[9] In its initial protest, NHIC also challenged the technical and risk evaluation, contending that it was unreasonable for both proposals to receive the same technical rating because the agency –failed to give proper consideration to the technical impact of Palmetto's low pricing— and NHIC, as an incumbent, better –understands what is required to successfully perform [the agency's] requirements.— Protest at 17'19. In its comments, NHIC provided a number of specific examples to support its protest, all of which are premised on its belief that Palmetto's staffing must be unrealistically low because NHIC's proposed staffing was higher. We find this argument unpersuasive, given that both offerors have previously performed this work and their proposals offered different technical approaches. The agency has explained that it evaluated each offeror's proposed staffing to ensure that the proposed labor mix and number of hours were consistent with their approach and were feasible, Tr. at 483, 493, and specifically with regard to Palmetto, the agency has shown how the firm based its proposed labor mixes and number of hours on [REDACTED]. Tr. at 17-40; Agency Hearing exh. A., Palmetto's Initial Proposal, at 25-61. NHIC has provided no convincing evidence that the agency's evaluation, or Palmetto's technical approach, was unreasonable or inconsistent with the RFP.

[10] NHIC relies on National City Bank of Indiana, B-287608.3, Aug. 7, 2002, 2002 CPD para. 190, where our Office sustained the protest because the cost realism analysis was not adequately documented. In that case, unlike here, the agency did not consult SMEs and the record was devoid of any documentation created by the technical evaluation board that purported to evaluate the realism of the awardee's proposed staffing reductions; there existed only an undated, unsigned –Memo to File— that contained a 2-sentence statement that the technical evaluation board was asked if the awardee's staffing reductions were realistic, and the technical evaluation board responded that the reductions were realistic. Id. at 12-13.

[11] While we generally accord greater weight to contemporaneous evidence of an evaluation and source selection decision, we will consider post-protest explanations that provide a rationale for contemporaneous conclusions where, as here, those explanations are credible and consistent with the contemporaneous record. EDO Corp., B-296861, Sept. 28, 2005, 2005 CPD para. 196 at 5 n.2; Manassas Travel, Inc., B'294867.3, May 3, 2005, 2005 CPD para. 113 at 3.

[12] NHIC contends that its proposal identified similar efficiencies and innovations, but the agency persuasively explains that NHIC's proposal [REDACTED]. Tr. at 26, 151, 154-55, 169, 417-18, 520-21, 577, 580.

[13] For example, Palmetto identified that [REDACTED]. Similarly, Palmetto [REDACTED], which translated into [REDACTED], and proposed to [REDACTED]. Agency Hearing exh. A, Palmetto's Initial Proposal, at 34-35. NHIC asserts that because [REDACTED], the expansion of [REDACTED] would result in savings that are –immaterial.— NHIC Post-Hearing Comments at 57-58. However, we note that besides the foregoing efficiencies, Palmetto's proposal identifies a number of other efficiencies and innovations that, in the aggregate, the agency could reasonably conclude demonstrated the realism of Palmetto's proposed labor hours and costs. Agency Hearing exh. A, Palmetto's Initial Proposal, at 26-51. NHIC has failed to show that the claimed savings would not be achieved.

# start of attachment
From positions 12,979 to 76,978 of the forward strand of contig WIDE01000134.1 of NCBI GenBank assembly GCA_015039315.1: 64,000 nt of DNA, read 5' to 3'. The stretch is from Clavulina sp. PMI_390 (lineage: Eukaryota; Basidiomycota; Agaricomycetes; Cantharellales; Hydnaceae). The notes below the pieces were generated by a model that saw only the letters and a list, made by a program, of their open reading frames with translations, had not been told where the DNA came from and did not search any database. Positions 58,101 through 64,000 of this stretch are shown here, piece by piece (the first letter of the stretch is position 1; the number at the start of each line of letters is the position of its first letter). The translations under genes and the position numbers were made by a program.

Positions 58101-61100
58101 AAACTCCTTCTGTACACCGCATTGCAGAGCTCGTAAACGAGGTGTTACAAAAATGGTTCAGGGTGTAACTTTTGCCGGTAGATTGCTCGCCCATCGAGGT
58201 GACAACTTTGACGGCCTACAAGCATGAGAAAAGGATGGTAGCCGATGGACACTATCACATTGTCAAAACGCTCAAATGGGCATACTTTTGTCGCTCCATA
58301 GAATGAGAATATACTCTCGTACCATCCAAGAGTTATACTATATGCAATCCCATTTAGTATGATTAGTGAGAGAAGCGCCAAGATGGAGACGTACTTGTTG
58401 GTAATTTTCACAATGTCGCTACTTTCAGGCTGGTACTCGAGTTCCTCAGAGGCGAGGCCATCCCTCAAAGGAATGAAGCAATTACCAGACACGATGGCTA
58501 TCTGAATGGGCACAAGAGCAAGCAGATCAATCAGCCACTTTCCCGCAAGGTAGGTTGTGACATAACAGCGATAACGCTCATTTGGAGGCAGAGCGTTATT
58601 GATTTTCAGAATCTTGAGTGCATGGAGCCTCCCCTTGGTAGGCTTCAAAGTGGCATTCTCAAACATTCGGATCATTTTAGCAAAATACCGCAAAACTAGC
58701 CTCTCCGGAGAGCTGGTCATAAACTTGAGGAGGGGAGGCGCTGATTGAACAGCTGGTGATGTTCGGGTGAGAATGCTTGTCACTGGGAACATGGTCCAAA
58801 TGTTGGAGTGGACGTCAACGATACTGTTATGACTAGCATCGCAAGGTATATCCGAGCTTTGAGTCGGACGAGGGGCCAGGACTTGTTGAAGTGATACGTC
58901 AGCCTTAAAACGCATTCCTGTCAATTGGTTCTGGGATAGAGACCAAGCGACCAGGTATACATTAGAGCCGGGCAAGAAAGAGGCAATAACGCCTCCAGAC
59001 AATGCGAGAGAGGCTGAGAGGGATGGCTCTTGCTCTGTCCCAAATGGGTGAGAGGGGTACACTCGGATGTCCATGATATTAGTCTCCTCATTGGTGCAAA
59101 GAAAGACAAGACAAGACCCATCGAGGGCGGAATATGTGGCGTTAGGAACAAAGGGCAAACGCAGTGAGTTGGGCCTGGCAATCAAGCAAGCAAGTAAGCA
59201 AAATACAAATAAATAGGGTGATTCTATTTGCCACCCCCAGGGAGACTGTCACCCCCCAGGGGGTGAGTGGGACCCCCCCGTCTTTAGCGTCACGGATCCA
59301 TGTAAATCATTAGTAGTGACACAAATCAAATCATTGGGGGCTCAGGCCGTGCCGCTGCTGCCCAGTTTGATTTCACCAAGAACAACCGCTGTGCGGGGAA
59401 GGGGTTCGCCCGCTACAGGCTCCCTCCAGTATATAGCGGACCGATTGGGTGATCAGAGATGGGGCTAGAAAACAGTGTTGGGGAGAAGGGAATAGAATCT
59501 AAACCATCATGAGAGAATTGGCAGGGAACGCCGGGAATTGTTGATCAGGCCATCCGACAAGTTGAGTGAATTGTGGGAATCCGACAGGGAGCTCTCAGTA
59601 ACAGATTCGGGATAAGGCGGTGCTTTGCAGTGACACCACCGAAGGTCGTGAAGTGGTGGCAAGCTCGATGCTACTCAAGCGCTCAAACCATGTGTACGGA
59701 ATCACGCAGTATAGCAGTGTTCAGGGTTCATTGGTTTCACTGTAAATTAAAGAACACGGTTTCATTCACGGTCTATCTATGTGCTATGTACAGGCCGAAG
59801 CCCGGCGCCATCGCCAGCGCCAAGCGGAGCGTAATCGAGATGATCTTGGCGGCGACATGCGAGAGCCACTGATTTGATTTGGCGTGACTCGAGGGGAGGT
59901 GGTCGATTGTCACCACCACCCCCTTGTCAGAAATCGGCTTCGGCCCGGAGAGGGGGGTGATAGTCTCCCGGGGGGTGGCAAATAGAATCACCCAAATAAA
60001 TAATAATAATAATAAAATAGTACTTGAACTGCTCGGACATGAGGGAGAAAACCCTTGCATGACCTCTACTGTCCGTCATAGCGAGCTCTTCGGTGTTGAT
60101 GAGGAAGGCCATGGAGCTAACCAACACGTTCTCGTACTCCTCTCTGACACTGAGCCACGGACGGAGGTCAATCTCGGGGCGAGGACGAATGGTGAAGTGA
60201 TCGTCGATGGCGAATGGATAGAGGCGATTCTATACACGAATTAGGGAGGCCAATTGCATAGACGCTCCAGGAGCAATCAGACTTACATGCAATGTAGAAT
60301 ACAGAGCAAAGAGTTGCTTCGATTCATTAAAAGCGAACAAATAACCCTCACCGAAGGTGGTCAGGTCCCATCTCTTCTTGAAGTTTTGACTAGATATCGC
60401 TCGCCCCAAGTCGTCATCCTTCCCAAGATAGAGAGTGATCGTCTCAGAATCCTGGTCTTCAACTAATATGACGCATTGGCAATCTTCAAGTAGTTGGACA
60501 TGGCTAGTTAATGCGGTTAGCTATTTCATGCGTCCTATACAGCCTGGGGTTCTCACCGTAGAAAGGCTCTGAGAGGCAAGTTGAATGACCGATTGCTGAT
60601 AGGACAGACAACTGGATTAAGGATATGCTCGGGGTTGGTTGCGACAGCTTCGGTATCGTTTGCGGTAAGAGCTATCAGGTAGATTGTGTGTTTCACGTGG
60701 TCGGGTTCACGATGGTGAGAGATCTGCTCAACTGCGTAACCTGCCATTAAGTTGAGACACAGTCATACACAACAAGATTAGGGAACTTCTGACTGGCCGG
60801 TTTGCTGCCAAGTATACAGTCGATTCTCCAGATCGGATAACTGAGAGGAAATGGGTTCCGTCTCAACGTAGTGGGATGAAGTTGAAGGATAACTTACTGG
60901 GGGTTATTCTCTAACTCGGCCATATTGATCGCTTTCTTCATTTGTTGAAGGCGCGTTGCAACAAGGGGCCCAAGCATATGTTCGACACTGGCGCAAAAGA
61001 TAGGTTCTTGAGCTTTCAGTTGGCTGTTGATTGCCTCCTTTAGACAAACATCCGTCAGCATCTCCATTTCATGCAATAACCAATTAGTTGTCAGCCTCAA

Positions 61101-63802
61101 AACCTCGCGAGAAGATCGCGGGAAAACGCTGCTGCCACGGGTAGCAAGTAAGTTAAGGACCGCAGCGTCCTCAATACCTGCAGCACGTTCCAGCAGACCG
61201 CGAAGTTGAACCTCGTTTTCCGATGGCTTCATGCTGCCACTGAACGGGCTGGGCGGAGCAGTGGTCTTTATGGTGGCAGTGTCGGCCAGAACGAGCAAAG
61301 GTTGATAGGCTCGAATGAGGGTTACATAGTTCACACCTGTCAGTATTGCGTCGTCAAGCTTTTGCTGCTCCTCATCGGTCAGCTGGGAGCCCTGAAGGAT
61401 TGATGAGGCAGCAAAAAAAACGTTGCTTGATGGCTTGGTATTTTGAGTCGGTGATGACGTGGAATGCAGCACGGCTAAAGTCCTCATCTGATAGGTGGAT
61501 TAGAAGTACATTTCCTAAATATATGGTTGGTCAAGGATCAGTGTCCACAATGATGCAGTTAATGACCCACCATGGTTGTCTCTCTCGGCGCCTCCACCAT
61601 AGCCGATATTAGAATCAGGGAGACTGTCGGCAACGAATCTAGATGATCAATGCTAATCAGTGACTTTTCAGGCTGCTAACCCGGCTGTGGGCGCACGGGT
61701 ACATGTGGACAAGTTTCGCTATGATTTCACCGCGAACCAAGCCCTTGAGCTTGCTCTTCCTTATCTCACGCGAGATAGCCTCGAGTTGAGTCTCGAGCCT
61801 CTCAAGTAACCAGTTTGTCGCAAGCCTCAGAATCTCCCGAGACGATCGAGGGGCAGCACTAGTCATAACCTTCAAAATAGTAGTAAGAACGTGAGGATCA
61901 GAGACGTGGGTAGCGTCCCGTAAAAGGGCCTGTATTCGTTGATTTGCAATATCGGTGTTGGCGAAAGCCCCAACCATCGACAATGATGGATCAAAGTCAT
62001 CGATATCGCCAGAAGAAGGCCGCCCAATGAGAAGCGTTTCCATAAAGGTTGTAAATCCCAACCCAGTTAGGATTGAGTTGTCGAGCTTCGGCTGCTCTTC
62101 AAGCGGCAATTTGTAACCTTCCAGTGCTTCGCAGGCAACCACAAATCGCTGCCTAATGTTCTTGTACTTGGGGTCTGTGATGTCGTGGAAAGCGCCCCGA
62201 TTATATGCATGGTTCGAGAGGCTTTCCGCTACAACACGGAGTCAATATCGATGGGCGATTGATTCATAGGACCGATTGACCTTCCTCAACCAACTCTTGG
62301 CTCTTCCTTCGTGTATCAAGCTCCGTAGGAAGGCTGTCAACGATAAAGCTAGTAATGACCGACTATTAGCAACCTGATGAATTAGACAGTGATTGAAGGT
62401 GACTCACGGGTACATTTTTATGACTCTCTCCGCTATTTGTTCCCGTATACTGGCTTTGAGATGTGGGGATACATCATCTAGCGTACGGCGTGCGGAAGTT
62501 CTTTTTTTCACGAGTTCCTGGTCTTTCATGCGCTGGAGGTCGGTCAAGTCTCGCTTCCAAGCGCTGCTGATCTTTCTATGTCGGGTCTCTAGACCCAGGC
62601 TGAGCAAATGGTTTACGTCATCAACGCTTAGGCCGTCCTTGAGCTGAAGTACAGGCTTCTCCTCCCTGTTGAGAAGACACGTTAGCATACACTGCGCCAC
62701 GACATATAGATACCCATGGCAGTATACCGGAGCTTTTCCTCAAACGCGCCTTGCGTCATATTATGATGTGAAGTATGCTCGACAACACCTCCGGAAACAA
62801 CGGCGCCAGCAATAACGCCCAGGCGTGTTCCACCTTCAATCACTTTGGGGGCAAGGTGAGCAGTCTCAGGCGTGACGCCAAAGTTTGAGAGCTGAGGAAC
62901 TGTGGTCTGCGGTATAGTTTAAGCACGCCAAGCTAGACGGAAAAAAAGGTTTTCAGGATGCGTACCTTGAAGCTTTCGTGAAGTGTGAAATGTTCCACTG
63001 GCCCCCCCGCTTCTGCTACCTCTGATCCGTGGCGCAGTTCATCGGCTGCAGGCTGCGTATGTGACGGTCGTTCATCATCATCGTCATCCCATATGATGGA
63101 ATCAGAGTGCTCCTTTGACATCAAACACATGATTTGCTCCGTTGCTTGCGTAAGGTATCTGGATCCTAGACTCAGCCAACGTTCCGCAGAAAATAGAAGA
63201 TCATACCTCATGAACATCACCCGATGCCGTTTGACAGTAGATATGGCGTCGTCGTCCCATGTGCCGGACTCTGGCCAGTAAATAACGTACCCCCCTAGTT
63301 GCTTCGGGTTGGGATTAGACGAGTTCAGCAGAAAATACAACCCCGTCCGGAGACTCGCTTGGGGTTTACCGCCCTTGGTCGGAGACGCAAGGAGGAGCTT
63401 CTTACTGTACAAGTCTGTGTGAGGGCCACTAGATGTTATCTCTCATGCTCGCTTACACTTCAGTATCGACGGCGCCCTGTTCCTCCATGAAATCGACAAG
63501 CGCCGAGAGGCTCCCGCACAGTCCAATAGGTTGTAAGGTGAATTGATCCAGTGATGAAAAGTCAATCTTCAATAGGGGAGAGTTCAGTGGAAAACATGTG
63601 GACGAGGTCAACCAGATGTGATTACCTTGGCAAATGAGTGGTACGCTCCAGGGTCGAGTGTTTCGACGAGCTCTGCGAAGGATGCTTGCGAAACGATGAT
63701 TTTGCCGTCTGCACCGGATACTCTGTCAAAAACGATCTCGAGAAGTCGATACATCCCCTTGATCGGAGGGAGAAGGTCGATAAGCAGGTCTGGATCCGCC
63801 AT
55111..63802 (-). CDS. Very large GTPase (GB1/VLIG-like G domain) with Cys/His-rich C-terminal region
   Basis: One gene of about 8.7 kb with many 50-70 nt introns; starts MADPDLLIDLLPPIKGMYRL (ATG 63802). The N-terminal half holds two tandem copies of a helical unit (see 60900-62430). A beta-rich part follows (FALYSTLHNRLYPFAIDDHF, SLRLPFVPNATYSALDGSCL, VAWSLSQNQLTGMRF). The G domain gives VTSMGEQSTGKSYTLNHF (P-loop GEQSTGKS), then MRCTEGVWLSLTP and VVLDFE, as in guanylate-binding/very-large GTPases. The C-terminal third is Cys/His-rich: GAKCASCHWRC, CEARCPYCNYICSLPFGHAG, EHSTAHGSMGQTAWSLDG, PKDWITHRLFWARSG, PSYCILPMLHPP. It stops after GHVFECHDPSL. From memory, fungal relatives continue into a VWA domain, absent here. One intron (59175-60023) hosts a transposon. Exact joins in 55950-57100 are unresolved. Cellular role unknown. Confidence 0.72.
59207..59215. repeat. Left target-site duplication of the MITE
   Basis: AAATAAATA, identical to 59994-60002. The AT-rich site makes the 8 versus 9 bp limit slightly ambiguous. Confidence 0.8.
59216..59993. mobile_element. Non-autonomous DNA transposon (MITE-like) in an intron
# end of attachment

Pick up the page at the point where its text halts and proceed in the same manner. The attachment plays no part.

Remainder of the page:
[14] In some instances, where technology innovations did not have a great impact on historical data, the evaluators used historical data to validate the cost realism of Palmetto's approach. Tr. at 335, 339-40, 424-25.

[15] It is unclear from the record who checked the box. As various agency witnesses explained, some worksheets were completed by the SMEs, and others were completed by the TEP based on the SMEs' analysis. Tr. at 438, 464, 497, 534. Although NHIC argues that the agency's –confus[ion]— over who was responsible for checking the box reveals a flawed evaluation, NHIC's Post-Hearing Comments at 11, we find this to be inconsequential as to whether the underlying analysis was reasonable.

[16] Competitive prejudice is a necessary element to every protest; we will not sustain a protest unless the protester shows that but for the agency's error, it has a substantial chance for award. McDonald-Bradley, B-270126, Feb. 8, 1996, 96-1 CPD para. 54 at 3; Statistica, Inc. v. Christopher, 103 F.3d 1577, 1581 (Fed. Cir. 1996).

[17] NHIC points to another example, where the SME evaluating NHIC's proposal for the provider outreach and education function noted that NHIC had not provided its assumptions regarding the percentage of calls it expected to handle by –interactive voice response— (IVR) technology. NHIC Hearing exh. 24(c), SME's Cost Realism Adjustments and Question Summary of NHIC's Initial Business Proposal, at 3-4. Citing a SME comment in the contemporaneous documentation, NHIC concludes that the SME made inappropriate assumptions regarding NHIC's IVR usage. Id. at 4. However, we fail to see how NHIC was prejudiced by the assertedly incorrect assumption because the agency did not make any adjustments to NHIC proposed costs as a result of this assumption.

[18] That is, NHIC contends that including additional subcontractor to NHIC's labor hours, as the slide represented, would have increased the [REDACTED] labor hour total. Conversely, excluding Palmetto's service center labor, as the slide represented, would have reduced Palmetto's [REDACTED] labor hour total. Thus, NHIC argues, the labor hour differential was even larger than represented in the slide.

Looking for more? Browse all our products here